TB Risk Factors a challenge for Pakistan

Oct 8, 2018


TB Risk Factors a challenge for Pakistan

Posted in : Prevention on by : Fatima
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Tuberculosis remains one of the most common health problem despite preventive and control measures that have been taken in past few decades (1). Pakistan, with 179.5 million people (2) is ranked fifth country among 22 that were extremely burdened by TB and 63% cases were from Mediterranean regions.

TB is responsible for almost 8.8 million cases and 1.4 million deaths around worldwide (3).



According to Gerstman, epidemiological triangle of TB showed an agent is insufficient to cause disease singly. Even it can survives harmlessly in human body. Other two angles host and enivornment involved in proper causation. Tuberculosis is caused by interplay of environmental and genetic factors which can be explained in the form of an epidemiological triad:


Agent for the casing TB is Mycobacterium tuberculosis, which is an acid-fast, gram-positive, aerobic, non-motile, rod-shaped organism. Two of its forms cause disease in humans: Human variety and the Bovine variety.



Man is the host for TB. Host factors that makes him susceptible for the disease are as follows:

1- Age:

Infants and children are not only more susceptible to develop TB than adults, but also suffer from the severe form of the disease e.g. Miliary tuberculosis (4). This is mainly because of their immunologic immaturity (4). Though no age is immune from TB. In Pakistan, more than 75% of active TB cases belong to the productive age group (15-59 yrs).

2- Gender:

The incidence of TB is high in males as compared to females in all age groups except childhood, when incidence is higher in females (5).

3- Heredity:

Some people resist TB more effectively than others. This maybe explained in part by the genetic factors related to TB (6) HLA – DR 2 has been associated with the susceptibility to TB in Asian population (6).

 4- Nutrition:

Malnutrition increases morbidity due to TB as well as its mortality, especially in resource poor settings. Poor nutrition affects the immune system and thus predisposes a person to tuberculosis (7).

5- Education:

Lesser the education, higher is the TB prevalence. In one study it was found that in urban areas that people with no schooling suffer from TB four times than those who have tertiary level education (8).

6- Occupation:

Working in overcrowded and ill-ventilated places increases its chances of spreading.  Some occupational diseases like silicosis and anthracosis increases the susceptibility to TB (9).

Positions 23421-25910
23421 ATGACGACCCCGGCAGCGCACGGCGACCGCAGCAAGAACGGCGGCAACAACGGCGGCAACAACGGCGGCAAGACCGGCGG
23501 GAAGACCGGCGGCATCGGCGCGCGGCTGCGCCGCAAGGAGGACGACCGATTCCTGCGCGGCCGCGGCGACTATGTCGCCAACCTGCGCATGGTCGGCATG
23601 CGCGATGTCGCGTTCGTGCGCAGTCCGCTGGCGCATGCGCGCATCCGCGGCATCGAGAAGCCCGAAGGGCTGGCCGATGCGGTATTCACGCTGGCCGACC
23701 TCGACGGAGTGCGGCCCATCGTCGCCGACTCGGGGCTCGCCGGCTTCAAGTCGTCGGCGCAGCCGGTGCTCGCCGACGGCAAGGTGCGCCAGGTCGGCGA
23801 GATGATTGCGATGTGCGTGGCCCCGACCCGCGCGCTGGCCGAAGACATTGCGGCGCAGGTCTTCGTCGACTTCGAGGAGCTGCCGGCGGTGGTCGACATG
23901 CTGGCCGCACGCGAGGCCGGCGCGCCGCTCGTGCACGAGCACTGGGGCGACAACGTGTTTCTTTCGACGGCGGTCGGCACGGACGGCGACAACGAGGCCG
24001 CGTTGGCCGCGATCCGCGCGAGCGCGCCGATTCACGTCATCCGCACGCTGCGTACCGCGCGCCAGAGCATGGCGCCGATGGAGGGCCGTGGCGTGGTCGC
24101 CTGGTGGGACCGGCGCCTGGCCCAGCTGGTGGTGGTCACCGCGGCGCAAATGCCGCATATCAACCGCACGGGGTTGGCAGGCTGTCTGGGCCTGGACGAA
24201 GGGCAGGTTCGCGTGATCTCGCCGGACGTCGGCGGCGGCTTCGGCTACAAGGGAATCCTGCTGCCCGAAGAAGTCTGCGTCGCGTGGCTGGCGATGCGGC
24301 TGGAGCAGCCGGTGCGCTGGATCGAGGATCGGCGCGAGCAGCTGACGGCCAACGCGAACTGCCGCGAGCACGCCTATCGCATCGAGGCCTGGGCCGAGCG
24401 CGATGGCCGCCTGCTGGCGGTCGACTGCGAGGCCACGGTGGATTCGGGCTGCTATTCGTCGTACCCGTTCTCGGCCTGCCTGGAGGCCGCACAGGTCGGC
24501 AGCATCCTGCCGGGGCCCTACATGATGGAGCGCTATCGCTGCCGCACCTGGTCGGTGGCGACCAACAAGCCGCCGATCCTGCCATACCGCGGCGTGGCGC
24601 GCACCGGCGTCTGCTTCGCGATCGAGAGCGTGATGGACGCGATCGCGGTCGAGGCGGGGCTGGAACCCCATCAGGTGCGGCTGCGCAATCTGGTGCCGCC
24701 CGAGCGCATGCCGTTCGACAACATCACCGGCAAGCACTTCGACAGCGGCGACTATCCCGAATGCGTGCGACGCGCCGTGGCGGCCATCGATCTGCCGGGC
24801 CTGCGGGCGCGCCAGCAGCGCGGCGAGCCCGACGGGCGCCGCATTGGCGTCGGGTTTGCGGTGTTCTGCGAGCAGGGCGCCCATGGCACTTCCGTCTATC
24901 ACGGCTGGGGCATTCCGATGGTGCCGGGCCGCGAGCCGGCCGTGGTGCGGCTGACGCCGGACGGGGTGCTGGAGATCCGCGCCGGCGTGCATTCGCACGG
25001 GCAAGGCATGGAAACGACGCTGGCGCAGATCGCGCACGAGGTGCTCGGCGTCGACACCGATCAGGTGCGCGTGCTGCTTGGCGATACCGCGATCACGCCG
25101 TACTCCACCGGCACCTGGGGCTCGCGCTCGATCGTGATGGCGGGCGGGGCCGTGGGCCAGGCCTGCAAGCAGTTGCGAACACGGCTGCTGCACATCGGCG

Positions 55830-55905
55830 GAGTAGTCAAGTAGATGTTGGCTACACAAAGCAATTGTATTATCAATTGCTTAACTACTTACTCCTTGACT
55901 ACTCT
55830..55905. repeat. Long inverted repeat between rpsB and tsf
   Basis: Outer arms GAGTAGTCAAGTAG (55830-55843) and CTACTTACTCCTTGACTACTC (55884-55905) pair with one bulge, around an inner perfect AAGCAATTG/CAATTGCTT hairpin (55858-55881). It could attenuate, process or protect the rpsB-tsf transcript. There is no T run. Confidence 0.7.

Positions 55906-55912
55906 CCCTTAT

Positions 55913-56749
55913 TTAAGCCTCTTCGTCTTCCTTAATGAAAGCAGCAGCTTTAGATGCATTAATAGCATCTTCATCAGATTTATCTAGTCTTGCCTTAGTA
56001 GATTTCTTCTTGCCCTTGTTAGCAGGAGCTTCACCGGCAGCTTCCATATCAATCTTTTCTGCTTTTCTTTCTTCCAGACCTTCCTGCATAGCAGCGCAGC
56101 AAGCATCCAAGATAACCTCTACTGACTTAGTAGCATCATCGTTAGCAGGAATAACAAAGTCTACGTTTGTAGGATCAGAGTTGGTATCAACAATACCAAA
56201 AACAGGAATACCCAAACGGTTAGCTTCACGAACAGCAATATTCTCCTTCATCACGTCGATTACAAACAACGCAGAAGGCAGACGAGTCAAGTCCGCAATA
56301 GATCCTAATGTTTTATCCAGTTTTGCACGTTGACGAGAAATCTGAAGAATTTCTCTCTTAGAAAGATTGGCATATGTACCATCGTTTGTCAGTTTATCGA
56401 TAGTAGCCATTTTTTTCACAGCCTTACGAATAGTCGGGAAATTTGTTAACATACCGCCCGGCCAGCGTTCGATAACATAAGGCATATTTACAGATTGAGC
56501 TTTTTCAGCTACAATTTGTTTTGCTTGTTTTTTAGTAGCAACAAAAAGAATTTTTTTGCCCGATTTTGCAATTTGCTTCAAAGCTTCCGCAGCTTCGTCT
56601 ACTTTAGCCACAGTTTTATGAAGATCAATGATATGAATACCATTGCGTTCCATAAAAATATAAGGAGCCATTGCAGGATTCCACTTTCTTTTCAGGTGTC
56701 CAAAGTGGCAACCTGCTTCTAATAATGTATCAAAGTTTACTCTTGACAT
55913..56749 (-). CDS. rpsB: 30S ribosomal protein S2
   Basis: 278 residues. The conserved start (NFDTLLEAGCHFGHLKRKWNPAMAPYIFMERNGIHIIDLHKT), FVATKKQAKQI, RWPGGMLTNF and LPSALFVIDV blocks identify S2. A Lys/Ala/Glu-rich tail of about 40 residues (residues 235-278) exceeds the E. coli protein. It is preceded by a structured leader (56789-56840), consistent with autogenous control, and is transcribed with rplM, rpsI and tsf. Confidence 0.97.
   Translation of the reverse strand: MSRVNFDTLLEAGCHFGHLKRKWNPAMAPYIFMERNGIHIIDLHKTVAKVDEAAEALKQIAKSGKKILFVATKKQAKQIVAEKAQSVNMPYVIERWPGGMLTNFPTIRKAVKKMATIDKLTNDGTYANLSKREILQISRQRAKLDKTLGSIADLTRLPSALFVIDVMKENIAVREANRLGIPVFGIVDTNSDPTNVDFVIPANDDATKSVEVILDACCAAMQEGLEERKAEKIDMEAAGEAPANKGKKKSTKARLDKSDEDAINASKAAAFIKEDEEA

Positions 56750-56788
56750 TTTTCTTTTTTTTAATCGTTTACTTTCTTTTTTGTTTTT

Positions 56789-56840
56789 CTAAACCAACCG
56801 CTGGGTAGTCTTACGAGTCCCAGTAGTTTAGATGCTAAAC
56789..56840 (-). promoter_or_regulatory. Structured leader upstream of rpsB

Certain environmental factors prone a person to TB.        These may include

1- Overcrowding:

Overcrowding leads to poor hygienic conditions, poor ventilation and contact of infectious case with more people increasing the chances of transmission of TB.

2- Economic status:

The association between TB and poverty is well established. Poverty can increase person’s vulnerability to TB. Crowding, malnutrition, poor air ventilation and poor sanitation all are related to poverty and have been associated with increased probability of being infected with TB as well as activation of the infection (10).




  1. World health organization. Global tuberculosis control: WHO report 2010. Geneva: World Health Organization; 2011.
  2. World Bank incidence of tuberculosis; 2013(accessed 20.12.13).
  3. World Health Organization. Global tuberculosis control: WHO report 2011. Geneva: World Health Organization; 2011.
  4. Lewinsohn DA, Lewinsohn DM. Immunologic susceptibility of young children to Mycobacterium tuberculosis. Pediatric Research. 2008;63(2):115.
  5. WHO. Gender and Tuberculosis. Geneva: Department of gender and women’s health, World Health Organization; 2002 Contract No.: Document Number|.
  6. Selvaraj P. Host genetics and tuberculosis susceptibility. Current Science. 2004;86(1).
  7. Macallan DC. Malnutrition in tuberculosis. Diagnostic microbiology and infectious disease. 1999;34(2):153.
  8. WHO. A human rights approach to TB-Stop TB Guidelines for Social Mobilization. Geneva; 2001. Report No.: WHO/CDS/STB/2001.9 Contract No.: Document Number|.
  9. Yad; I, Pathan. AJ. Tuberculosis. In: Ilyas M, editor. Public Health and Community Medicine; 2006. p. 563-71.
  10. Kamolratanakul P, Sawert H, Kongsin S, Lertmaharit S, Sriwongsa J, Na-Songkhla S, et al. Economic impact of tuberculosis at the household level. The International Journal of Tuberculosis and Lung Disease. 1999;3(7):596-602.

2One thought on

    Usman Malik October 8, 2018Reply

    Nice Post

      Fatima October 18, 2018Reply

      Thank you…

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